WMC Contracting Company in Trenton, Tenn., has been in the construction business since 1950, and has specialized in all kinds of slipform concrete projects.
If it thinks the project can be slipformed, it will figure out a way to do it with its GOMACO machines, using either one of its Commander IIIs or GT-3600.
Dennis Garcia, president of WMC Contracting, has just as much experience in the concrete industry as the company he’s currently operating. He’s worked as a laborer, equipment salesman and in management. He’s seen it all, worked with it all, sold it all, and now that he has the power to make his own buying decisions, he chooses GOMACO.
WMC has two Commander IIIs that slipform all of their barrier or parapet projects. Curb and gutter work is completed with its GT-3600. It completes projects all over Tennessee and its equipment has to be easily transportable, a requirement that is achieved by both the Commander III and GT-3600.
One of its first projects with the new GT-3600 was slipforming 11,000 ft. (3,353 m) of roll-over style curb and gutter in Medina, Tenn. Its work was part of the second phase of the Southern Hills Subdivision by Clark Family Homes.
“This is the third GT-3600 our company has owned and it’s the best one by far,” Garcia said. “We like the new design, and the G21 controller, which makes controlling it so smooth. Everything is smoother on this machine. We put our new machine together, took it out and went to work with it. We didn’t require a serviceman or any extra training for the new computer controls.”
The new machine is equipped with the Commander III style legs with “smart” cylinders. It has two-speed track motors that makes moving the GT-3600 around the job site very fast. It also has the optional auger-style conveyor.
“We think the auger is better for the kind of work that we do,” Garcia explained. “When we’re in a tight situation going around a radius, we can load up the hopper, load up the auger, and then load up the hopper on the auger to make almost a complete radius before we have to stage a truck. I also like the way it just seems to move a lot of concrete.”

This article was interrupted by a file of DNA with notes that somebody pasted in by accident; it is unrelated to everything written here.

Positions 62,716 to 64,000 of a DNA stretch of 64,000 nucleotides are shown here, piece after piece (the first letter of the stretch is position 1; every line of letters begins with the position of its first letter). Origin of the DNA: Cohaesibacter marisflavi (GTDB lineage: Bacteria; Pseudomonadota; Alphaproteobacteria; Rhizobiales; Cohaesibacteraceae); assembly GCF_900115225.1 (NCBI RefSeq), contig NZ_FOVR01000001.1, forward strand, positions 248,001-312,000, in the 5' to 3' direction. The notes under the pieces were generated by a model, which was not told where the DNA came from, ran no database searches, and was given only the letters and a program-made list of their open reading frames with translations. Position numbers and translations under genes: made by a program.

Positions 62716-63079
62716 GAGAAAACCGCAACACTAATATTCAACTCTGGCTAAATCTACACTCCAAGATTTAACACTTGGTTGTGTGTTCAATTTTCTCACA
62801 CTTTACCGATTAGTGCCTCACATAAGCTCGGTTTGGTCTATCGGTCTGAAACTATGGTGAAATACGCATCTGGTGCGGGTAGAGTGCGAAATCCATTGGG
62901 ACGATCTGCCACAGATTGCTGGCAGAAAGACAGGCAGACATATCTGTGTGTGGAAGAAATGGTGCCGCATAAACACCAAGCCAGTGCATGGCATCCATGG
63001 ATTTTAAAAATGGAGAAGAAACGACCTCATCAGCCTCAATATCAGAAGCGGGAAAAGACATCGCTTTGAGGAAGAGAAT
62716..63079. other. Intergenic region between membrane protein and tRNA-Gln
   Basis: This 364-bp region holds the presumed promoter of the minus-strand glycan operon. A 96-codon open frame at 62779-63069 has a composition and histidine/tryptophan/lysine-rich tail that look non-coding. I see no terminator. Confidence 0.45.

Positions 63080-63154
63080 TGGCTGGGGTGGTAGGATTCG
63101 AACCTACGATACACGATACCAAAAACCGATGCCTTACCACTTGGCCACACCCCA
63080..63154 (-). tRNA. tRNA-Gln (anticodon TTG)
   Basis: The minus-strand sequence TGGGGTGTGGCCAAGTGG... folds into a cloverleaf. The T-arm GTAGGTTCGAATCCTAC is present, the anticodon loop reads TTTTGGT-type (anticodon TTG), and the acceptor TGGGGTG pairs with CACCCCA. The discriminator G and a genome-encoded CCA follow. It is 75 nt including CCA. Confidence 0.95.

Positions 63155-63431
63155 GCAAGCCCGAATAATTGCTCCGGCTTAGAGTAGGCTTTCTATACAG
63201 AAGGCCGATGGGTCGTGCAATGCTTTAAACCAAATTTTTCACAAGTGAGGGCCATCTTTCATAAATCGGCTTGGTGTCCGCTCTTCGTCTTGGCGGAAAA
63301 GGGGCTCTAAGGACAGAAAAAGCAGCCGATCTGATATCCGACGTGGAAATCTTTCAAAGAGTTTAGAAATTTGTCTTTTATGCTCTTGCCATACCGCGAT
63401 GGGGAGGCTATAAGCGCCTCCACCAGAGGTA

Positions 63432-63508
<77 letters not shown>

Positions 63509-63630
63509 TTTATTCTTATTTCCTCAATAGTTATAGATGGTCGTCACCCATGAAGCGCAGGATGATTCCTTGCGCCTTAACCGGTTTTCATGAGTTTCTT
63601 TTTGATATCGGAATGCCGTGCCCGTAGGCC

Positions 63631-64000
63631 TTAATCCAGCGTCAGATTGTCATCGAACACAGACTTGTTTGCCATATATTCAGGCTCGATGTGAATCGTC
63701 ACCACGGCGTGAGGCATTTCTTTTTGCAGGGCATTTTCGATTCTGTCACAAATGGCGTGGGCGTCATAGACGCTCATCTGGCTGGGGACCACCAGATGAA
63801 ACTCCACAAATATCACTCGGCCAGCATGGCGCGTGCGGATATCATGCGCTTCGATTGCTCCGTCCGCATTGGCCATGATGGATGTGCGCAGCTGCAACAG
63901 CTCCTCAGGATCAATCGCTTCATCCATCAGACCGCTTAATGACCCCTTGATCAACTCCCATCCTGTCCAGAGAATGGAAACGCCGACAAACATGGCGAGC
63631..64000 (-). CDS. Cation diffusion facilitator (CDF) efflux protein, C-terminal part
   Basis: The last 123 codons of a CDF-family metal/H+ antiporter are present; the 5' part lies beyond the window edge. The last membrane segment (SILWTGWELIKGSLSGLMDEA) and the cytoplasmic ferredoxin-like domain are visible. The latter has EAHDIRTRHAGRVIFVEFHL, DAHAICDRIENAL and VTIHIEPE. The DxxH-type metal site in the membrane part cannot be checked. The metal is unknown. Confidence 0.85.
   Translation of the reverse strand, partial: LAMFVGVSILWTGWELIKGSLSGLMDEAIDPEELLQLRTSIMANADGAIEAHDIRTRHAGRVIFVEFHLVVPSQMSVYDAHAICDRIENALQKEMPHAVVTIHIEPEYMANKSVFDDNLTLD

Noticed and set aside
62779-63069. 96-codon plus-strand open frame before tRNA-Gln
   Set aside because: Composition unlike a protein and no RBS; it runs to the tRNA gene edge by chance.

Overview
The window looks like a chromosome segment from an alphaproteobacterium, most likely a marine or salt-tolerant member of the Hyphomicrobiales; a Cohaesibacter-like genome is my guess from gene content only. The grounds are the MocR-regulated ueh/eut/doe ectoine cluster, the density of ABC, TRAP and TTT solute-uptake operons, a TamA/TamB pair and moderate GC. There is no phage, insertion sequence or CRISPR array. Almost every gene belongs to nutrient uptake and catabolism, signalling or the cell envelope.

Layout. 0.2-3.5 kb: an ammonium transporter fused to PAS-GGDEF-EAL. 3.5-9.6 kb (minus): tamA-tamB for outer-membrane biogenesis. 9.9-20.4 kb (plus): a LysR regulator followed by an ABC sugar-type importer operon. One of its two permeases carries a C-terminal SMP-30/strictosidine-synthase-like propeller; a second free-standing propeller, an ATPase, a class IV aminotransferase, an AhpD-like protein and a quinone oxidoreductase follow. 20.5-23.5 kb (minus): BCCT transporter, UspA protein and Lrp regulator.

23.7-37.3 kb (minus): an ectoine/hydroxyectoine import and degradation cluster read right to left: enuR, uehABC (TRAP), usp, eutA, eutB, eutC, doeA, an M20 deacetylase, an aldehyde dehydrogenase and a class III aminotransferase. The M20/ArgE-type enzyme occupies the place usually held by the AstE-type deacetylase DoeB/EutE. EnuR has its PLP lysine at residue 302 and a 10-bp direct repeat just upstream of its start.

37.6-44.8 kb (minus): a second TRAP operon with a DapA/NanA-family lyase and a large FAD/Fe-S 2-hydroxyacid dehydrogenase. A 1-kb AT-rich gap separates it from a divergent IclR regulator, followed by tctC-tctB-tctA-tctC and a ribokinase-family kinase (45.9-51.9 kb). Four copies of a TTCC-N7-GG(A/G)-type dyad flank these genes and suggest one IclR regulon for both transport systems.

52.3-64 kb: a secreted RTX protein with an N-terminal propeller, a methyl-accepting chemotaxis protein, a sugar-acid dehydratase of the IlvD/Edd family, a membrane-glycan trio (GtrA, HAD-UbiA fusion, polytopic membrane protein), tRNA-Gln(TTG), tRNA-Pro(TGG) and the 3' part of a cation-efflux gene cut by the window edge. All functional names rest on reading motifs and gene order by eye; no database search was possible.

It also chose to go with the optional trimmerhead. It’s a direct-drive, radial piston motor that has more torque and more power for tough trimming conditions. It’s a feature that WMC is happy to have. On most projects, the company is trimming through compacted gravel with a 95 percent compaction requirement.
“We’re always trimming and pouring at the same time on our projects,” Garcia explained. “We went with the new optional trimmer and it has made a huge difference. It’s just a very powerful trimmer that does an excellent job for us.”
Its concrete mix design is a state-approved Class-A slipform concrete with a required 20 percent fly ash content. The company likes to keep its sand to rock percentage at 58 percent rock and 42 percent sand for a durable product that finishes smoothly. Slump averages 1.5 inch (38 mm) for their curb and gutter projects.
Production is often times dependent on concrete delivery. It’s one of the few problems WMC Contracting has experienced with their new GT-3600... it’s too fast.
“Our only limiting production factor now is how much concrete we can get to the machine,” Garcia said. “The suppliers that we work with all the time know and understand that we need ready-mix trucks 15 minutes apart and that timing works well for us. We run into trouble when we go someplace new. They just have trouble keeping up with us.”
WMC does some radius work on its projects and it usually averages approximately 5 ft. (1.5 m). A size that, according to Garcia, is no big deal.
“All we do is switch to our second set of sensors and go around the corner,” he said. “We don’t do anything special, just go around the radius and keep on going down the line.”
On a typical curb and gutter project, they like to average 200 cu. yds. (153 cu m) of production per day. Finishing work is kept to a minimum with a light broom finish. It’s a state of Tennessee specification that all joints are saw cut into the curb and gutter the day following the pour. Joints are saw cut every 10 ft. (3 m).
(This article originally ran in GOMACO World, Vol. 35, No. 1.)